I remember sitting on my knees on the mats to the far left, Mark Sensei was beside me asking me what was stopping me from successfully executing ukemi (safely falling). I had been at it for weeks by that point. Fear stiffened my body, either preventing a decent roll, or stopping me altogether. I had to keep going no matter what, but man oh man, was it difficult to push myself into this art.
I answered Mark Sensei with two words, “My thoughts.” The wild nor’easter of fear gripping my mind was the only thing stopping me. Anxiety, fear, and panic are realities I deal with daily. Over the course of almost 28 years of recovery these things have lessened somewhat, but not nearly enough by November 2015 (from the previous post this is when I started Ninpo). The child of an addict almost always grows up with a skewed sense of reality. Not knowing what was coming next in the form of abuse left me in a constant state of anxiety.
By the time I was an adult, seeing life through panic colored glasses was my modus operandi.
The martial artist lives within a constant tension that comes from practicing violence for the sake of peace. If I believe in the spirit of Budō (click here for a definition), learning to overcome oneself is the ultimate goal of practicing a martial art. Nearly every level of technique and practice I’ve encountered fear is involved. For the uke (receiver of the technique) to be a good training partner, there must be a certain amount of willingness to receive pain. When faced with a hard fall, one where my ukemi needs to be on point, my metaphorical knees tend to knock together. At this point I MUST overcome to be true to myself in my efforts to grow as a person. I have failed at this a few times and I’ve spent hours unnecessarily beating myself up. But, when I succeed and overcome my panic, the feeling of triumph is incredibly satisfying.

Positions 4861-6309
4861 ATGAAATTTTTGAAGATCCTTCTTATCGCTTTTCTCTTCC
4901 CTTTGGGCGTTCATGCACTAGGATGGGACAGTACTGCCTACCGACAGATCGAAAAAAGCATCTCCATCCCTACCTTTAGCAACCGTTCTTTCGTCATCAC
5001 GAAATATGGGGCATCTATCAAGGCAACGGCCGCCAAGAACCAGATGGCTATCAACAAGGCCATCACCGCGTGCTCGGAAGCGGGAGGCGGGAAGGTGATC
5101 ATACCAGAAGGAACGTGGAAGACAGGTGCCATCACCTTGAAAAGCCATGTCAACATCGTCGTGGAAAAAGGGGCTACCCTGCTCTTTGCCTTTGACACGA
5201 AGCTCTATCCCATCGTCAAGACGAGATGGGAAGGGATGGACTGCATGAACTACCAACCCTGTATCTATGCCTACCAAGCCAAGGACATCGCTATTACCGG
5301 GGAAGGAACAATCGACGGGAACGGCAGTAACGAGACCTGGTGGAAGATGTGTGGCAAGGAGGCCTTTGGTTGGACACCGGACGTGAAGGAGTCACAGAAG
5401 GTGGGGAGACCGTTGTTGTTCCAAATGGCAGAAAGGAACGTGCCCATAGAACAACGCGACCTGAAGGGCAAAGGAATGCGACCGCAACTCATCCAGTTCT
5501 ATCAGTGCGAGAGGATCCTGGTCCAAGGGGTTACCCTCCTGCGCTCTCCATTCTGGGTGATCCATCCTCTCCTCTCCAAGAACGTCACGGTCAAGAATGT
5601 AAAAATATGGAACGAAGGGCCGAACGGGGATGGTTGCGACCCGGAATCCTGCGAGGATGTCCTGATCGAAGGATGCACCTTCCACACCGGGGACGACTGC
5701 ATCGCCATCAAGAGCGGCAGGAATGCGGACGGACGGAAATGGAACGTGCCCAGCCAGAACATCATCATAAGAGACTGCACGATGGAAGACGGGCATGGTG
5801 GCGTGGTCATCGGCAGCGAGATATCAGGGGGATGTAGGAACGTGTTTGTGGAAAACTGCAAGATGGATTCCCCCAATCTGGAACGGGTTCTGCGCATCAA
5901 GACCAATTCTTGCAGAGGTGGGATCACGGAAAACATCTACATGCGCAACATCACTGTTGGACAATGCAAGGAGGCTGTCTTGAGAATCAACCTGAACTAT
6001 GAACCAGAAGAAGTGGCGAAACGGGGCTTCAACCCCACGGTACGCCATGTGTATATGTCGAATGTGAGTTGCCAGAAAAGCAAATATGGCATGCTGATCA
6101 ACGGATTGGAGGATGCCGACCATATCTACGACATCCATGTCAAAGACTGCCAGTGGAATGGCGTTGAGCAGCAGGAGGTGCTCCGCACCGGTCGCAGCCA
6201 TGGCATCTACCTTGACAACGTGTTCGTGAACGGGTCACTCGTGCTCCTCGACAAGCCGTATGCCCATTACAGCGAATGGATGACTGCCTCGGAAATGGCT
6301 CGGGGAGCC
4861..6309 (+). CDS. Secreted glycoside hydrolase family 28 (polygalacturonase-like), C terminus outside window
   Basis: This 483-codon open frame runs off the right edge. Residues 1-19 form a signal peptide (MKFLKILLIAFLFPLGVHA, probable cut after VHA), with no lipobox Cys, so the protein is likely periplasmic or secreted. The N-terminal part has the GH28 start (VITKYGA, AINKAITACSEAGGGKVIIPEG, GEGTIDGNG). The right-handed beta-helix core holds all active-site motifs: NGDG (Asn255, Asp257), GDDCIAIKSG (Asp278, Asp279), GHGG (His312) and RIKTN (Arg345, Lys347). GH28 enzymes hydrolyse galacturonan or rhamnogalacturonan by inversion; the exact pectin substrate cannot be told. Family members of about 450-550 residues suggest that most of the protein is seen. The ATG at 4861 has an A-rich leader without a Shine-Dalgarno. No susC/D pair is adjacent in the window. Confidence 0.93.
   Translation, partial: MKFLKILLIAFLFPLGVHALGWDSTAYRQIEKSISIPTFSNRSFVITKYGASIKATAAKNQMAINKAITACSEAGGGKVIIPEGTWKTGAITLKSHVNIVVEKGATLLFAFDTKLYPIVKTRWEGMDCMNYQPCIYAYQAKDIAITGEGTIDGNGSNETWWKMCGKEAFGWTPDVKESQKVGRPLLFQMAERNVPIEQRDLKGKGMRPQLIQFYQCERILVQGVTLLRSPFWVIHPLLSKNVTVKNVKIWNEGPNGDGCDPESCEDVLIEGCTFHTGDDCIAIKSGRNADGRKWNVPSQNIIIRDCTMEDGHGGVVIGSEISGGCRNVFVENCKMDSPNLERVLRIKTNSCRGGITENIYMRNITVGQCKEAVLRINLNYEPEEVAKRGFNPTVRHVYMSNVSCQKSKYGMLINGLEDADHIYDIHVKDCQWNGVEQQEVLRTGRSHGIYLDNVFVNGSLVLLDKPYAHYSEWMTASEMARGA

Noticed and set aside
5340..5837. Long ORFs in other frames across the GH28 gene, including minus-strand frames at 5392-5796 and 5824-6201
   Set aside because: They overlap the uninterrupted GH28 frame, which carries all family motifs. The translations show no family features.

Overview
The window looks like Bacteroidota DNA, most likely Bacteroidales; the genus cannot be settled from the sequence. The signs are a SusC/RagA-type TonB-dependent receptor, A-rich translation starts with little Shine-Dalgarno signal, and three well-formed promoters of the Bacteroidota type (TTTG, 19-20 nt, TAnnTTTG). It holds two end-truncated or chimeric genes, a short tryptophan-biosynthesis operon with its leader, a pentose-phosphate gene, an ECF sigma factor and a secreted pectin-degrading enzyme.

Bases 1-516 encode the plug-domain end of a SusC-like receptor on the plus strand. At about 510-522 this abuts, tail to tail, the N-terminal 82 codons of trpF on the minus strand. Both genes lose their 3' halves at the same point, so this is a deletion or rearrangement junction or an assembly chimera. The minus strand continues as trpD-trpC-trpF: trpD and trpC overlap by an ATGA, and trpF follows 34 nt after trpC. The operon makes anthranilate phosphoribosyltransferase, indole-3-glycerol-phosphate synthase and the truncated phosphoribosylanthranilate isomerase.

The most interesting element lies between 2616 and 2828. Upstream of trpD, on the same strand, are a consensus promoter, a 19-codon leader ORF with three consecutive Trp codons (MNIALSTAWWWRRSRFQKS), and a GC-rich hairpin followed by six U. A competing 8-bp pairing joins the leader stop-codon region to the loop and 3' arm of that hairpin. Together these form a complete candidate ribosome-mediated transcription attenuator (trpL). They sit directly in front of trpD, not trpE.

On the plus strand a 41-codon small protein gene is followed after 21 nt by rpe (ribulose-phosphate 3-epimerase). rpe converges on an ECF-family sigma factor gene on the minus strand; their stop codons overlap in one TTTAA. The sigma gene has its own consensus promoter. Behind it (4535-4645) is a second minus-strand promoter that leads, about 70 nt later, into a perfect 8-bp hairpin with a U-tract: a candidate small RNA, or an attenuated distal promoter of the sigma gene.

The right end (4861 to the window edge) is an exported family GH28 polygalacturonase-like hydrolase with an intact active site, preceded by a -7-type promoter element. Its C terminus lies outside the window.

This is where the rubber meets the road in the grown up mind of an abused child.
It’s not easy to be thrown to the mats repeatedly by those bigger and stronger and get up and ask for more. It’s not easy to face the tension of moving fast in a line up of ukemi practice knowing I could crash into someone else if I move incorrectly. It’s not easy to receive hits and blocks that leave marks every week, so similar to marks left by adults who should have known better. Believing in myself enough to push through fear, panic, and anxiety and do what’s asked of me and then succeeding brings the confidence needed to calm the mind with truth. The truth is, I can do these things because I’ve already succeeded. The phrase “practice makes perfect” isn’t just about muscle memory, it’s about knowing that whatever one’s practicing can be done.
Practicing violence so I can be at peace seems like an impossible paradigm, but it works so well to calm the mind and spirit. I’m glad I stuck it out and eventually tested well for my ukemi belt test. I’m so glad I’ve stayed the course and learned how to be knocked down and get up again. I’m so thankful to those who’ve helped me so much along the way, who believed in me enough to help me keep coming back again and again.
Most of all, I am thankful to God for getting me through door to begin with.